A benefit of using exercise bikes is that users are given the leeway to choose and adjust the level of resistance they need. Because of this, users can amplify their routines without modifying the length or duration.
What is bike resistance though? Resistance refers to the capability of stationary bikes to replicate the feel of regular outdoor cycling. To increase resistance means mimicking uphill biking while lowering it permits for a moderate workout. There are different types of bike resistance, and they are as follows.
The resistance for exercise bikes comes in four types—magnetic, mechanical, belt-based and fan-based.
Affordable upright bikes and some spin bikes come with mechanical resistance. This means the resistance unit of the bike is the same as a traditional bike’s brake system. The flywheel comes with rubber pads on either side and these pads rub against it, which makes the bike a challenge to pedal.
When users make the tension knob tighter, it boosts the pressure between the flywheel and the rubber pads. The rubber pads have to be changed at least once every six months if you use the bike regularly.
This type of resistance mechanism generates noises while in use because of the pads’ constant rubbing against the flywheel. If the bike starts to produce louder sounds, it’s time to lubricate the flywheel. Exercise bikes that have this type of resistance are not usually free from maintenance.
If you want a non-invasive means to acquire resistance for your routines, you can go for a bike that has magnetic resistance.
Several bikes come with a tension knob while some electromagnetic models are built with options to shift resistance levels through digital means.
For this kind of resistance, there are two magnetic bars positioned on the flywheel that resist each other.
For magnetic models with tension knobs, whenever users make the tension knob tighter, the distance between the bars is reduced, thus leading to more resistance to the flywheel’s rotation. Majority of magnetic stationary bikes come with 8 degrees of varying workout intensities.
For electromagnetic bikes, they come with a motor in order to change the quantity of current distributed to the magnets for changing the resisting action of the magnets. The magnets will not budge nearer to the flywheel to give lots of resistance.
Unlike mechanical bikes, magnetic ones do not require any lubrication or maintenance due to the lack of wearing and tearing. They are silent as well so you can do your routine in the evenings.
This type of resistance involves the use of a sizable fan located in front of the bicycle.
This fan then spins as the user pedals the bike by means of the unit’s belt and pulley mechanism.
As the user pedals in a faster manner, the fan begins spinning fast as well with the air all over it providing more resistance to the blades of the fan.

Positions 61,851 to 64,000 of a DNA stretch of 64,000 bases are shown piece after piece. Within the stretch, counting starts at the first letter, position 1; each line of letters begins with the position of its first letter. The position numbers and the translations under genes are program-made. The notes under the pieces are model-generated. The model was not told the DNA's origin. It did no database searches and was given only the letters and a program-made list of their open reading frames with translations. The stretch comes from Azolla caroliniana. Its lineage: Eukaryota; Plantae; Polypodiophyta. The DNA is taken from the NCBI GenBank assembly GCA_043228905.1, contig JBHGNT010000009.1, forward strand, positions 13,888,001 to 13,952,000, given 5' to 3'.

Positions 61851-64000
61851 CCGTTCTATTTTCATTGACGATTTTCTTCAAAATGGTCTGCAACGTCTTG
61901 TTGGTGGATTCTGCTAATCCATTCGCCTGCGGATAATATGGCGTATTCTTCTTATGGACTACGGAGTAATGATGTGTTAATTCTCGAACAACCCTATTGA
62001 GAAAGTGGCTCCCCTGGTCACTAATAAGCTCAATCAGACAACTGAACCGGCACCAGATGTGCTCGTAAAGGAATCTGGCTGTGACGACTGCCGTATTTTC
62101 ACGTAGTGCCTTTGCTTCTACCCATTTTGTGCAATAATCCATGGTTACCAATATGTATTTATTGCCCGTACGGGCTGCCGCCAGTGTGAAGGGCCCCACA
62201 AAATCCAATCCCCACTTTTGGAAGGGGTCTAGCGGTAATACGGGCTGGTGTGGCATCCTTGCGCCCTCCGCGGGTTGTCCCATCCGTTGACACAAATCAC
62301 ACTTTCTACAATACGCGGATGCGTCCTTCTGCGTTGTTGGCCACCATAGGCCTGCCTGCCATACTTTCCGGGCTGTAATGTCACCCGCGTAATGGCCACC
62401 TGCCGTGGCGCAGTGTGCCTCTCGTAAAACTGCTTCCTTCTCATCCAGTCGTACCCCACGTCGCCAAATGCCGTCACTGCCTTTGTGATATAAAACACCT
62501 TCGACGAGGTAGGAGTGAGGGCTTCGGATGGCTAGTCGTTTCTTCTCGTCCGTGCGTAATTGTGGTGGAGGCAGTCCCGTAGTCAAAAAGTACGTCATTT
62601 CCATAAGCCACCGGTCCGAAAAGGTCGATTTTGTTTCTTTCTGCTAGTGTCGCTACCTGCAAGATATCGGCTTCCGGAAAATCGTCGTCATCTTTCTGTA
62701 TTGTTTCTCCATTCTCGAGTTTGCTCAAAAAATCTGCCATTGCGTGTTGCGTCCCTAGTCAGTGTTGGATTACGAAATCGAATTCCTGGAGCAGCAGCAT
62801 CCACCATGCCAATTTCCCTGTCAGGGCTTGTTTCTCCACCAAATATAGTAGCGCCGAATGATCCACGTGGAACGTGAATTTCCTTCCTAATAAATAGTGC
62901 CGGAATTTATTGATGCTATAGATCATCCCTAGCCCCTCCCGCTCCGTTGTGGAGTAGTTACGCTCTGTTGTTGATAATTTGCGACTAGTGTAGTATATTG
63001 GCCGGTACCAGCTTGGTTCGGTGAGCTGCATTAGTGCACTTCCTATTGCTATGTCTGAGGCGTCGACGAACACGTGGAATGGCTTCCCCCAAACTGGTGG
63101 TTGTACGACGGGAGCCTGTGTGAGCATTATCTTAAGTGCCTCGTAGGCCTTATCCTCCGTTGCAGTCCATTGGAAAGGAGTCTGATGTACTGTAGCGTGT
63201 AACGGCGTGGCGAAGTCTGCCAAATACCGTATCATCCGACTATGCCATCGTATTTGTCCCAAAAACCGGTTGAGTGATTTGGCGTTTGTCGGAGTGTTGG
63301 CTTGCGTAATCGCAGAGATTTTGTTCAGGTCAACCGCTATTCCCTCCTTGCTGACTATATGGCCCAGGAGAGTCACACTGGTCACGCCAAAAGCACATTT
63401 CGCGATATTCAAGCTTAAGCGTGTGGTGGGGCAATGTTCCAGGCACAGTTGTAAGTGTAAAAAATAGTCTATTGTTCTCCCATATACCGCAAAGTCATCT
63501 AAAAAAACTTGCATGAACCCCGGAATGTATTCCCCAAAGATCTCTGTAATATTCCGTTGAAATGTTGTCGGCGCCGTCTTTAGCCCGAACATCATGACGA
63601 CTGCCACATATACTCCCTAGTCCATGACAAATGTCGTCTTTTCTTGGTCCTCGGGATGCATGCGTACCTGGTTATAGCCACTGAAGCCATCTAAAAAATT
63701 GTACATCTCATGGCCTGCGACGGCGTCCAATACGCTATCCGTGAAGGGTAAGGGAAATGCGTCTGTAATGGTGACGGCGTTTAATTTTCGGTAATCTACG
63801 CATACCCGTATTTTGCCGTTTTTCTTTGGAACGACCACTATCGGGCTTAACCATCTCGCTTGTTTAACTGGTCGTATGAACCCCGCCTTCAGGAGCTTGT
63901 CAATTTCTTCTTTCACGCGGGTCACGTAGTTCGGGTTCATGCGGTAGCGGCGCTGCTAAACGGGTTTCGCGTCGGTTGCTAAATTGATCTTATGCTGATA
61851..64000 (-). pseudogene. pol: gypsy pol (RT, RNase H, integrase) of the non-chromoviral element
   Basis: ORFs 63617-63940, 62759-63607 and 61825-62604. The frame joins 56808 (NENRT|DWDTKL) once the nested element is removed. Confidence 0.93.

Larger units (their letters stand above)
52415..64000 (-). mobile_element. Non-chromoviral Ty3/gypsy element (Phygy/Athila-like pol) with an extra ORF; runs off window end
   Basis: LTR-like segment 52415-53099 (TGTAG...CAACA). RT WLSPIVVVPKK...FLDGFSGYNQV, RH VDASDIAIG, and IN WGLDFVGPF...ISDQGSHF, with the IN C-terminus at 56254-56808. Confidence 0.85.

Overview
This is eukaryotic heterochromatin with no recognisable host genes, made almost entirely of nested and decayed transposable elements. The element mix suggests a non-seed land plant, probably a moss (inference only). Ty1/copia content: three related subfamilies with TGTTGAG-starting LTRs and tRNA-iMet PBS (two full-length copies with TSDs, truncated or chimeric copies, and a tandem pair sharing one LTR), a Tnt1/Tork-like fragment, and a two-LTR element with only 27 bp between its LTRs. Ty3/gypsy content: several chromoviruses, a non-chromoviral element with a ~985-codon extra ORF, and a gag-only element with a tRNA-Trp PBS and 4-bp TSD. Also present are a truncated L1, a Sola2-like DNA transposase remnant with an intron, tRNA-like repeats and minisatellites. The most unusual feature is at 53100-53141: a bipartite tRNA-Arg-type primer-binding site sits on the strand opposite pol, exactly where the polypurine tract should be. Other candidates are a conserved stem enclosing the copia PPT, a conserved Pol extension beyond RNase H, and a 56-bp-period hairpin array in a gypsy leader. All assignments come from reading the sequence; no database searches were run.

These fan blades are designed in a fashion that it will give the user a cool breeze each time he or she uses the bike, which makes workouts more comfortable. Like magnetic bikes, it does not require any maintenance as well.
Strap-based resistance is usually found in older exercise bike models. Modern ones are designed with magnetic, mechanical and fan-based systems.
For this kind of resistance, a belt is fastened to the flywheel and the pedaling wheel.
When users modify the tension knob to boost the resistance, this leads to an increase in the force where the brake setup clutches the belt from budging.
The system is somehow the same as mechanical resistance. However, in this scenario, the brake setup produces resistance to the movement of the belt compared to the resistance generating from flywheel rotation.
One disadvantage of this bike resistance type though is it is not as efficient due to the belt’s constant exposure to wear and tear. The whole belt requires replacement every so often.
So what bike resistance will be best for you then? If you want something that won’t disturb other residents in the house, high-tech and will not require maintenance, then a magnetic resistance bike is ideal for your needs.
If you want something affordable but wouldn’t mind the occasional maintenance work and a bit of noise, you can opt for a mechanical resistance model.
Fan-based resistance types do have their users, but majority finds out that using the bike takes some getting used to. It does not require any maintenance work like magnetic models, but if you do not want all that hassle of discovering how to use a fan-based model, then you must invest in a magnetic type resistance bike.
Certainly, for the most user-friendly resistance type, the magnetic resistance exercise bike wins. Magnetic models come in a good range of prices too so you will find something that fits within your budget.